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Tag: #PCS

Felony Drug Possession

Posted on June 8, 2017 in General Criminal Law Issues - Northern KY State Crimes in Northern Kentucky

In Kentucky, possession of narcotics is almost always a felony charge.  Most people arrested are charged with PCS, Possession of Controlled Substance, first offense.  This is codified as KRS 218A.1415. If you have been charged, you shoudl hire an attorney.  For consultation, call 581-MIKE; 859-581-6453.

Under PCS statute in Kentucky states:

  • (1) A person is guilty of possession of a controlled substance in the first degree when he or she knowingly and unlawfully possesses:
    • (a) A controlled substance that is classified in Schedules I or II and is a narcotic drug;
    • (b) A controlled substance analogue;
    • (c) Methamphetamine;
    • (d) Lysergic acid diethylamide;
    • (e) Phencyclidine;
    • (f) Gamma hydroxybutyric acid (GHB), including its salts, isomers, salts of isomers, and analogues; or
    • (g) Flunitrazepam, including its salts, isomers, and salts of isomers.
  • (2) Possession of a controlled substance in the first degree is a Class D felony subject to the following provisions:
    • (a) The maximum term of incarceration shall be no greater than three (3) years, notwithstanding KRS Chapter 532;
    • (b) For a person’s first or second offense under this section, he or she may be subject to a period of: 1. Deferred prosecution pursuant to KRS 218A.14151; or 2. Presumptive probation;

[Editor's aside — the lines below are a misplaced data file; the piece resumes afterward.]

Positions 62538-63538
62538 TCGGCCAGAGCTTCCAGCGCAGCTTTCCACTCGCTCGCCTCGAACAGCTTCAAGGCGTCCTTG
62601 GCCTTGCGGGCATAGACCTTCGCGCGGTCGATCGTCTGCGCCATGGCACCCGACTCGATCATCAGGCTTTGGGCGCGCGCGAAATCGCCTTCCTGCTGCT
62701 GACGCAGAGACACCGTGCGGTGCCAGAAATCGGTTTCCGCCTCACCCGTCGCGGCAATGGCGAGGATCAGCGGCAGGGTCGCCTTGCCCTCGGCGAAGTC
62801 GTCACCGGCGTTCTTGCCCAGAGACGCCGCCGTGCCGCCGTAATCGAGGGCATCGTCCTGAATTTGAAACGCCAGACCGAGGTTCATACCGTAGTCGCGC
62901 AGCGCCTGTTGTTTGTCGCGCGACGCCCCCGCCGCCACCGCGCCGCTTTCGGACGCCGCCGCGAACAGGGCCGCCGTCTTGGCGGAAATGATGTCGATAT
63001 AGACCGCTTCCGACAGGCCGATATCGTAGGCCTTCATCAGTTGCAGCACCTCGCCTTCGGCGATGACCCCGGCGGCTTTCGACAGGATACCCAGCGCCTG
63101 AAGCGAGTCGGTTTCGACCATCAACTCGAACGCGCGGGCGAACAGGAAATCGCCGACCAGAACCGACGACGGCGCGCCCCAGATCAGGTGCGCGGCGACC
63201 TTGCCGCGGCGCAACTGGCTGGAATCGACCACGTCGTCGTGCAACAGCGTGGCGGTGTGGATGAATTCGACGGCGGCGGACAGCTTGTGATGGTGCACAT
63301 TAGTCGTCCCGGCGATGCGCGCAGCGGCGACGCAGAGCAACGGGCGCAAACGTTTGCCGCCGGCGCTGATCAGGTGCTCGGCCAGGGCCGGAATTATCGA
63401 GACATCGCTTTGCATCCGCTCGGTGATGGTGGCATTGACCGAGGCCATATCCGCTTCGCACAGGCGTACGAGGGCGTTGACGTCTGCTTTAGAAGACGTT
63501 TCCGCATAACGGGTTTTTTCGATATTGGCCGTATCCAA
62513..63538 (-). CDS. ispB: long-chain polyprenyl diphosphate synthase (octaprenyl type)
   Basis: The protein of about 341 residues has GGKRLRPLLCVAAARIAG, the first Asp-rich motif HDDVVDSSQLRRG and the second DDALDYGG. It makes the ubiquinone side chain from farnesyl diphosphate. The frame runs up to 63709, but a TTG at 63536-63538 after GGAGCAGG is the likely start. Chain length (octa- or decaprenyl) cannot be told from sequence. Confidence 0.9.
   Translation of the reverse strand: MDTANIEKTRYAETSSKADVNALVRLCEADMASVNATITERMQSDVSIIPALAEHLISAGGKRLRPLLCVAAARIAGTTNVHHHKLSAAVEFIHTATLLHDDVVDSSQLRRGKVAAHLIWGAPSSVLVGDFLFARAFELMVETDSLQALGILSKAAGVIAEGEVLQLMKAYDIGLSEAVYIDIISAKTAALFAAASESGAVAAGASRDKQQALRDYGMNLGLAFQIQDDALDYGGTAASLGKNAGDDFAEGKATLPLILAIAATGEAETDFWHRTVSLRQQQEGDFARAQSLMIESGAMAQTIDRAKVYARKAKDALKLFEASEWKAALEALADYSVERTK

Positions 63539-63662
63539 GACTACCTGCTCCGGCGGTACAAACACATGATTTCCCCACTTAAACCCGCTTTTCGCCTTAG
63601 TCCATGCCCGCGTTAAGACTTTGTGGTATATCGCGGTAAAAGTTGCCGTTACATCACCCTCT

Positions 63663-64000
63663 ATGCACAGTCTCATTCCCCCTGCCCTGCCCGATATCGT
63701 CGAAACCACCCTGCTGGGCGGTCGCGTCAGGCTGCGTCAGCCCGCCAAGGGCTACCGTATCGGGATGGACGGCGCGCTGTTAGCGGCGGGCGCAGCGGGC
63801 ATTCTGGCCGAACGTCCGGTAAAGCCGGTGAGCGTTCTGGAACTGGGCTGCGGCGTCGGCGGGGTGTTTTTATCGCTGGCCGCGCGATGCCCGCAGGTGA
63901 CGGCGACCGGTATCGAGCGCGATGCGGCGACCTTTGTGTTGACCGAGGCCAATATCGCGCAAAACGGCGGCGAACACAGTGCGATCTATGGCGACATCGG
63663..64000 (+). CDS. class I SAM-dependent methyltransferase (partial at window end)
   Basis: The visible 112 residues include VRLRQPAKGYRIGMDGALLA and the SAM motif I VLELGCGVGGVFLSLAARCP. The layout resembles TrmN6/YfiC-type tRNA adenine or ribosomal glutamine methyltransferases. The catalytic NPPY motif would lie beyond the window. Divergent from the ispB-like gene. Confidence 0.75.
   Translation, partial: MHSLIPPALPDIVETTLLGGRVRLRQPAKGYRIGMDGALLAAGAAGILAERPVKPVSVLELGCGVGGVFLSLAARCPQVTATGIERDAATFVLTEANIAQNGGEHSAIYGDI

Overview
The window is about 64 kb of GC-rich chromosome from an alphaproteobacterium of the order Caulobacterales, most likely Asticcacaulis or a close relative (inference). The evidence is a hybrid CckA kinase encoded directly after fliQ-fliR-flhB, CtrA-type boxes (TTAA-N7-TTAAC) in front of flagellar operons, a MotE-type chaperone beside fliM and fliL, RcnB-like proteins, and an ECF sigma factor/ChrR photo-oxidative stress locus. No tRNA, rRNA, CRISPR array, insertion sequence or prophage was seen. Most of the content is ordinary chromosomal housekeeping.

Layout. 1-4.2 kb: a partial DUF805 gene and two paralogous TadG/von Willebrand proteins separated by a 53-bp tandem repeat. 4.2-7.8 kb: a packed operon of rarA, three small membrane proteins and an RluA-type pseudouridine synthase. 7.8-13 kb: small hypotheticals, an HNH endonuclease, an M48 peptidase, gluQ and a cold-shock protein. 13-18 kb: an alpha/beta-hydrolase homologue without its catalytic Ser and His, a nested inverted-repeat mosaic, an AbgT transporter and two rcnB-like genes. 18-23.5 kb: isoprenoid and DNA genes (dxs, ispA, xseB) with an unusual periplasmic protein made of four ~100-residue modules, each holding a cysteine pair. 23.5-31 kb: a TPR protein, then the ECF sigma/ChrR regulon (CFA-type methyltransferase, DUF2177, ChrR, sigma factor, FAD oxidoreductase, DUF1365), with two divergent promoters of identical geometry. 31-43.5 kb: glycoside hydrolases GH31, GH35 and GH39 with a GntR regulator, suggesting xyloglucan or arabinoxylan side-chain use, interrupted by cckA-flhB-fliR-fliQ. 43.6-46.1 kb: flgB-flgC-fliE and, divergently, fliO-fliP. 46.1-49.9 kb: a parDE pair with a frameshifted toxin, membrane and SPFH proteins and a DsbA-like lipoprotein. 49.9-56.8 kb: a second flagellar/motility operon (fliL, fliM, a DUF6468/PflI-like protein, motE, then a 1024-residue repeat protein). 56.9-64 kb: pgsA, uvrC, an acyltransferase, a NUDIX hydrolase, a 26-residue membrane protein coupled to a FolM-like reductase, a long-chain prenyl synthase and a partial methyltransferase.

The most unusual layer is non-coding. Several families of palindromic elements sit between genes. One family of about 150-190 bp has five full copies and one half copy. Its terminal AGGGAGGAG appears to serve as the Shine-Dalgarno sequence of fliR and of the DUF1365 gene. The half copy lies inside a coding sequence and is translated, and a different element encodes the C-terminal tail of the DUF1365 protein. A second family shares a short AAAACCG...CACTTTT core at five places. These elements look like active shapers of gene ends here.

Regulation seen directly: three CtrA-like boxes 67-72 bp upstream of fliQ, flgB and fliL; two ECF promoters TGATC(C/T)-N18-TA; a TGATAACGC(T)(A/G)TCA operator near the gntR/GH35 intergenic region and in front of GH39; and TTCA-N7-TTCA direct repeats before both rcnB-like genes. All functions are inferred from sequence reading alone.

• (c) Deferred prosecution under paragraph (b) of this subsection shall be the preferred alternative for a first offense; and
    • (d) If a person does not enter a deferred prosecution program for his or her first or second offense, he or she shall be subject to a period of presumptive probation, unless a court determines the defendant is not eligible for presumptive probation as defined in KRS 218A.010.

If you have been charged with or arrested for Possession of a Controlled Substance, you are facing serious felony charges and need an experienced attorney.  For consultation in Northern Kentucky, call Michael Bouldin at 859-581-6453 or email mike@bouldinlawfirm.com.

Busted for Heroin in Northern Kentucky

Posted on January 11, 2017 in General Criminal Law Issues - Northern KY State Crimes in Northern Kentucky

If you were arrested for heroin or any other controlled substance in Kentucky, you are facing felony charges.  When facing felony charges, you should hire an experienced criminal defense attorney.  Simple possession is generally a class D felony with penalties ranging from 1 – 3 years.  That said, if it is a first offense you may be eligible for probation or diversion.

Diversion allows an individual to be placed on probation for a period of time (typically 2-3 years).  If the diversion is successful, the defendant can have the charges dismissed and ultimately expunged.  Diversion DOES require a guilty plea and admission to the charges. If the diversion/probation is not successful, the judge can enforce the felony and sentence the defendant to a period of incarceration.

The statute is codified in KRS 218A.1415 Possession of controlled substance in first degree

  1. A person is guilty of possession of a controlled substance in the first degree when he or she knowingly and unlawfully possesses:
    1. A controlled substance that is classified in Schedules I or II and is a narcotic drug;
    2. A controlled substance analogue;
    3. Methamphetamine;
    4. Lysergic acid diethylamide;
    5. Phencyclidine;
    6. Gamma hydroxybutyric acid (GHB), including its salts, isomers, salts of isomers, and analogues; or
    7. Flunitrazepam, including its salts, isomers, and salts of isomers.
  2. Possession of a controlled substance in the first degree is a Class D felony subject to the following provisions: